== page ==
(b) repeated threats to cause physical pain to any person in
whom the aggrieved person is interested.

(iv) “economic abuse” includes–

(a) deprivation of all or any economic or financial resources
to which the aggrieved person is entitled under any law
or custom whether payable under an order of a court or
otherwise or which the aggrieved person requires out of
necessity including, but not limited to, household
necessities for the aggrieved person and her children, if
any, stridhan, property, jointly or separately owned by
the aggrieved person, payment of rental related to the
shared household and maintenance;

(b) disposal of household effects, any alienation of assets
whether movable or immovable, valuables, shares,
securities, bonds and the like or other property in which
the aggrieved person has an interest or is entitled to use
by virtue of the domestic relationship or which may be
reasonably required by the aggrieved person or her
children or her stridhan or any other property jointly or
separately held by the aggrieved person; and

(c) prohibition or restriction to continued access to
resources or facilities which the aggrieved person is
entitled to use or enjoy by virtue of the domestic
relationship including access to the shared household.
Explanation II.–For the purpose of determining whether
any act, omission, commission or conduct of the

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respondent constitutes “domestic violence” under this
section, the overall facts and circumstances of the case
shall be taken into consideration”

12. The maintenance to which an ‘aggrieved person’ would be

entitled under the Domestic Violence Act has been specified under Section

20, which reads as under:

“20 Monetary reliefs.–(1) While disposing of an application

under sub-section (1) of section 12, the Magistrate may direct

the respondent to pay monetary relief to meet the expenses

incurred and losses suffered by the aggrieved person and any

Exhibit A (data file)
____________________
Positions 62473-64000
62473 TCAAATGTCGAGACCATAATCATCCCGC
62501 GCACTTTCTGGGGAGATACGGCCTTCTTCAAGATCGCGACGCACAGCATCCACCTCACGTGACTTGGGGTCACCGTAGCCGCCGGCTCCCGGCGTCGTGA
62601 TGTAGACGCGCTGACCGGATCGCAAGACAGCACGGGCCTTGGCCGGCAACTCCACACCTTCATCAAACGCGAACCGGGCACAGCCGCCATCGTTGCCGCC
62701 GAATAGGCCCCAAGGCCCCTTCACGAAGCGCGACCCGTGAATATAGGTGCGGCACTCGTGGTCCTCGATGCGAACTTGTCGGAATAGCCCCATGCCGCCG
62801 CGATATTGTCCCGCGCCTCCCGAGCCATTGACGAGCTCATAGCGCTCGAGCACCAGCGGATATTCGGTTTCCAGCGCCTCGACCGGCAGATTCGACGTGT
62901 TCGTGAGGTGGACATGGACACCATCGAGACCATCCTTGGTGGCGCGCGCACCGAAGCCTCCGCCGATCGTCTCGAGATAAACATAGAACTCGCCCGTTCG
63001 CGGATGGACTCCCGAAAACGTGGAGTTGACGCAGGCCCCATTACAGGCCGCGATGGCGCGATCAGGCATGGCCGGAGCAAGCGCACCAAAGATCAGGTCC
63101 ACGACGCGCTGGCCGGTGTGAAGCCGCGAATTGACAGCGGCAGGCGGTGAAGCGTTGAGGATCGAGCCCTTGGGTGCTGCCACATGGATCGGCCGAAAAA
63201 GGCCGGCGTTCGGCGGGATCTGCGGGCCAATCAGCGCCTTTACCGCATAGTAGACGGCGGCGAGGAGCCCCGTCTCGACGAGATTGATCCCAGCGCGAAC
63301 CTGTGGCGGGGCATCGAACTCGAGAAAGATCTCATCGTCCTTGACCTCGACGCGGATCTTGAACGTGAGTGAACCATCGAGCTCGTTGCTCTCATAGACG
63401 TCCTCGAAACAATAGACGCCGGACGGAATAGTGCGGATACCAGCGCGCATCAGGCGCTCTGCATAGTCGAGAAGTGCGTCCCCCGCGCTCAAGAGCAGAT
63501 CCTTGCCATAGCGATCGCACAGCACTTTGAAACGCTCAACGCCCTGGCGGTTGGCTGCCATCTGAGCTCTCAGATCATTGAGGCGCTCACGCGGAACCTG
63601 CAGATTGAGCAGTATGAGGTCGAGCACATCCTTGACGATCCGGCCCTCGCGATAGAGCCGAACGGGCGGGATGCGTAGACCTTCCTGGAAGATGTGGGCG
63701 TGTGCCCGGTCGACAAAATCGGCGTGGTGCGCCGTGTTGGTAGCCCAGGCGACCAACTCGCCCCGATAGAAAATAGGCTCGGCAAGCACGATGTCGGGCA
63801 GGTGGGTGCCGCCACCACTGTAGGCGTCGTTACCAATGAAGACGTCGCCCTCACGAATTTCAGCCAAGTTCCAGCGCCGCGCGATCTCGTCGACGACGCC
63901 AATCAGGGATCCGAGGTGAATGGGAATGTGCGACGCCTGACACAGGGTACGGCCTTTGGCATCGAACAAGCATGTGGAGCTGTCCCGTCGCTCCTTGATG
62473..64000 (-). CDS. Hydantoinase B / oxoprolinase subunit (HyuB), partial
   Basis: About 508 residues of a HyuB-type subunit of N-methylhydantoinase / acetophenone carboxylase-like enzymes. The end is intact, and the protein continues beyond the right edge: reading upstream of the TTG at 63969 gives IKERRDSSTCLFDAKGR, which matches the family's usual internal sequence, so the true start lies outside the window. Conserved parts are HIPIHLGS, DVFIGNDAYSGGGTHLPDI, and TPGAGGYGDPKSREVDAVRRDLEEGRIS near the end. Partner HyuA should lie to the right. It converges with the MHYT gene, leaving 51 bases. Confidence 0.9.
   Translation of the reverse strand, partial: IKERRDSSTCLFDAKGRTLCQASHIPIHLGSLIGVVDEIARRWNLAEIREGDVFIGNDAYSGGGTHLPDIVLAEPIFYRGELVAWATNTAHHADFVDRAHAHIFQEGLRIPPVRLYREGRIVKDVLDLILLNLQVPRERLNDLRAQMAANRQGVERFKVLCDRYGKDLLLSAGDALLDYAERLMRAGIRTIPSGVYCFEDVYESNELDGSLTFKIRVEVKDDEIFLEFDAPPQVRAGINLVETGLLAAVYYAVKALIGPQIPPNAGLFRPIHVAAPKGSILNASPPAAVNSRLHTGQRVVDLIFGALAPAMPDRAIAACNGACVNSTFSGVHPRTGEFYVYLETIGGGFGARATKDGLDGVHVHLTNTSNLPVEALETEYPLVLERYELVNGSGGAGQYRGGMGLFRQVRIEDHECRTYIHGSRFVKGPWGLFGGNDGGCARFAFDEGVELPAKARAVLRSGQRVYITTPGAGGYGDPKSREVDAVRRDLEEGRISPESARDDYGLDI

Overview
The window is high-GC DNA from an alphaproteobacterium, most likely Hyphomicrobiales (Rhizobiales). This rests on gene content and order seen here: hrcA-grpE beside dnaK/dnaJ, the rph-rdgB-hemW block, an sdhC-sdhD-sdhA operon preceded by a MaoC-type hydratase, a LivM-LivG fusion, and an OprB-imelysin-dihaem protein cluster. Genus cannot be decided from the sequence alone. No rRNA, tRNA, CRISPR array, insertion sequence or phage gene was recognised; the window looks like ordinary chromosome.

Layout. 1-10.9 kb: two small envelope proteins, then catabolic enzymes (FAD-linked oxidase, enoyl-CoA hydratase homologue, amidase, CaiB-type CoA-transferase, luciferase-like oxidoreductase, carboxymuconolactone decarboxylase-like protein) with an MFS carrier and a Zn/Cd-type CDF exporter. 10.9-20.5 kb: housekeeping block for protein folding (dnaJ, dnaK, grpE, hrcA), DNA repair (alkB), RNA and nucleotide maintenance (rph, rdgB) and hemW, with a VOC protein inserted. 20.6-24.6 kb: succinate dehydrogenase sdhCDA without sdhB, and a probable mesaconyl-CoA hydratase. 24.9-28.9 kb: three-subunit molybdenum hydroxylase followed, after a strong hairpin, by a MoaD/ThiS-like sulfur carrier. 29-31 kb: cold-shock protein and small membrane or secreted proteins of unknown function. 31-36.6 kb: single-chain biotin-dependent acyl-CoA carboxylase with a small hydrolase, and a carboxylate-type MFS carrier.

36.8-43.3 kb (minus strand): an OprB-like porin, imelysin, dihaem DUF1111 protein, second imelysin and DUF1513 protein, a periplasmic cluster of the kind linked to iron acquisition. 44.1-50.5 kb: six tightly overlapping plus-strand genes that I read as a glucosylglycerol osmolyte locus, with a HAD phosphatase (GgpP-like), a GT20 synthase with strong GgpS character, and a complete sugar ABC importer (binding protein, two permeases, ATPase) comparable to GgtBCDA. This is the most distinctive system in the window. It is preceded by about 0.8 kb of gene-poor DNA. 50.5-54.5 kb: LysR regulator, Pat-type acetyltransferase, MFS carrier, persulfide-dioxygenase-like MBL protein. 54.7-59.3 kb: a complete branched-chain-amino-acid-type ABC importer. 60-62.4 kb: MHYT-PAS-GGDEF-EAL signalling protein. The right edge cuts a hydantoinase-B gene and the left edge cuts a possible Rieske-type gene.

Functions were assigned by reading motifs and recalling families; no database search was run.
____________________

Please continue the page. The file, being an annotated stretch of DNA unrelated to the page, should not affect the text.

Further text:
child of the aggrieved person as a result of the domestic

violence and such relief may include but is not limited to–

(a) the loss of earnings;

(b) the medical expenses;

(c) the loss caused due to the destruction, damage or removal

of any property from the control of the aggrieved person;

and

(d) the maintenance for the aggrieved person as well as her

children, if any, including an order under or in addition to

an order of maintenance under section 125 of the Code of

Criminal Procedure, 1973 (2 of 1974) or any other law

for the time being in force.

(2) The monetary relief granted under this section shall be

adequate, fair and reasonable and consistent with the

standard of living to which the aggrieved person is

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accustomed.

(3) The Magistrate shall have the power to order an

appropriate lump sum payment or monthly payments of

maintenance, as the nature and circumstances of the case

may require.

(4) The Magistrate shall send a copy of the order for

monetary relief made under sub-section (1) to the parties

to the application and to the in-charge of the police

station within the local limits of whose jurisdiction the

respondent resides.

(5) The respondent shall pay the monetary relief granted to

the aggrieved person within the period specified in the

order under sub-section (1).

(6) Upon the failure on the part of the respondent to make

payment in terms of the order under sub-section (1), the